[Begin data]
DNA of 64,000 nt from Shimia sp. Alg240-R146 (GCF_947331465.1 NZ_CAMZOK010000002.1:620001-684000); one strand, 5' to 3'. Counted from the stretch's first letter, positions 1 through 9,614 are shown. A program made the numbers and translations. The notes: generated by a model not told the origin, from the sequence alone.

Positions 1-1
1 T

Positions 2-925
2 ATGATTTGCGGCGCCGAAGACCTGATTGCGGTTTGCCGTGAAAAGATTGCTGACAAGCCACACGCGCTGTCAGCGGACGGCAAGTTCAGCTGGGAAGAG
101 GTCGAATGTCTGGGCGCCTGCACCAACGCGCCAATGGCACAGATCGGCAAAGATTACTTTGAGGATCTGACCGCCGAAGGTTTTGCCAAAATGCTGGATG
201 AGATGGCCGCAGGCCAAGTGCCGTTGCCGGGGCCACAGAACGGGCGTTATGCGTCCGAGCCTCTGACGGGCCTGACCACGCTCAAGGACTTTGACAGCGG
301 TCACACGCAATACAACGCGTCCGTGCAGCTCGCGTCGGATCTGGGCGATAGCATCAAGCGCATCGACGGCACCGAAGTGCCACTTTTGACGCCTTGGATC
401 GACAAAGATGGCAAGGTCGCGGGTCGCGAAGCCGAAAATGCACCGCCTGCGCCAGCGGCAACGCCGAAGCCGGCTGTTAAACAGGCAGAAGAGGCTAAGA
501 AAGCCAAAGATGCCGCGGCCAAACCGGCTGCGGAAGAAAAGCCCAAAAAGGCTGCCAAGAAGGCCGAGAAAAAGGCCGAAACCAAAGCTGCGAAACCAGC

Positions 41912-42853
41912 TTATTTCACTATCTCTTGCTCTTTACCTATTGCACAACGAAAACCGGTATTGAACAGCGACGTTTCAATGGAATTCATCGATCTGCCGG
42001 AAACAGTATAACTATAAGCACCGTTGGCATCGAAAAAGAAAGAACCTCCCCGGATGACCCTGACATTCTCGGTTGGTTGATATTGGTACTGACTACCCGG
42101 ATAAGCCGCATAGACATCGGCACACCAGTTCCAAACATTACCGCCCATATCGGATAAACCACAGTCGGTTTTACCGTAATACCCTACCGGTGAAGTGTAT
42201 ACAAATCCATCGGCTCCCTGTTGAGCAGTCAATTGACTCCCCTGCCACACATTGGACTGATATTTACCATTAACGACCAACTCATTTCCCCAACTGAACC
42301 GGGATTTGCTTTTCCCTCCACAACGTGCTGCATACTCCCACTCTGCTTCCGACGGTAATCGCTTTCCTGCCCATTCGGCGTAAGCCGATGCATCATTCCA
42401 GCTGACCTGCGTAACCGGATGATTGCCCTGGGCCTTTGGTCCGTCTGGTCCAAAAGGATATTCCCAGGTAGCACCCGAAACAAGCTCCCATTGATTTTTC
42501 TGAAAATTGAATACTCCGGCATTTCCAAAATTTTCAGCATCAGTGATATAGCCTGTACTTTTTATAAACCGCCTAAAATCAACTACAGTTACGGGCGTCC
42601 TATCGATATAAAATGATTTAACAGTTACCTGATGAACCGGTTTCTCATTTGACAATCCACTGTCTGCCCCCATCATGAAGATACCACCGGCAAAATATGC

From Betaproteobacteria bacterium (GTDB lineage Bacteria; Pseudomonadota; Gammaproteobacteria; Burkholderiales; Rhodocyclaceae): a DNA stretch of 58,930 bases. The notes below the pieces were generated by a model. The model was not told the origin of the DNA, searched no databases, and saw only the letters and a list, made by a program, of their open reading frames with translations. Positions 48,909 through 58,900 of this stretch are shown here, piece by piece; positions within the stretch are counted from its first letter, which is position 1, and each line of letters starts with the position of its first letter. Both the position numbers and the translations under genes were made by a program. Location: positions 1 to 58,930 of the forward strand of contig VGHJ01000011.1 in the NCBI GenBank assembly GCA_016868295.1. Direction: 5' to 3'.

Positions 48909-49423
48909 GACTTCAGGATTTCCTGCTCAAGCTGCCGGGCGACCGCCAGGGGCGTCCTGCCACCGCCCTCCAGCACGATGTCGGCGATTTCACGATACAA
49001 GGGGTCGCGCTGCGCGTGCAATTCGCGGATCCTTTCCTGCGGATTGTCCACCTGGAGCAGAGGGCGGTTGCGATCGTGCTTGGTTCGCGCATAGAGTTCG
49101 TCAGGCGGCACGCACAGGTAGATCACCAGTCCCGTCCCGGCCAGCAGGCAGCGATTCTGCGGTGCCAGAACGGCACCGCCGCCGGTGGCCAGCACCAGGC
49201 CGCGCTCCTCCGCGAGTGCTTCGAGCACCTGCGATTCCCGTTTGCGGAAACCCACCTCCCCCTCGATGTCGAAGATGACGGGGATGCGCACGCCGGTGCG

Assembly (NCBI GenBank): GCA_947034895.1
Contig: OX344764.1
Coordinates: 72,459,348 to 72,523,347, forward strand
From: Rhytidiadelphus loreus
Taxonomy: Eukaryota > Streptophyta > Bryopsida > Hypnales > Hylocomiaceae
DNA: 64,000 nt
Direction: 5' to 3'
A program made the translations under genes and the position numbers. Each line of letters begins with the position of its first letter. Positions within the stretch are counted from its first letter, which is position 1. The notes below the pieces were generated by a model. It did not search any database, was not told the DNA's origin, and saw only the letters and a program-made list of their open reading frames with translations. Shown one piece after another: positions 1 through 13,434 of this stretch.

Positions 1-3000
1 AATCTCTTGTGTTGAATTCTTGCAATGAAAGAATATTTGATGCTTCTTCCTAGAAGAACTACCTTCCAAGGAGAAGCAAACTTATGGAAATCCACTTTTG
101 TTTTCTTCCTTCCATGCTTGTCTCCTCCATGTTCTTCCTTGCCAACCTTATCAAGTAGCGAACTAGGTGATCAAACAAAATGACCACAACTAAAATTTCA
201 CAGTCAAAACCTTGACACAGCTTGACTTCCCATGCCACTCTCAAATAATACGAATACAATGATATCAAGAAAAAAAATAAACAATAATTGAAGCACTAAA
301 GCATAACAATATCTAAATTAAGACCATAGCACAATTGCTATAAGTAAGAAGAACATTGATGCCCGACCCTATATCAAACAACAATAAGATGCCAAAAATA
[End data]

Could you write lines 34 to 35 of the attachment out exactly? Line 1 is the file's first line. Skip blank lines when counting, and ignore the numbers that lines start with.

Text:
Positions 1-3000
1 AATCTCTTGTGTTGAATTCTTGCAATGAAAGAATATTTGATGCTTCTTCCTAGAAGAACTACCTTCCAAGGAGAAGCAAACTTATGGAAATCCACTTTTG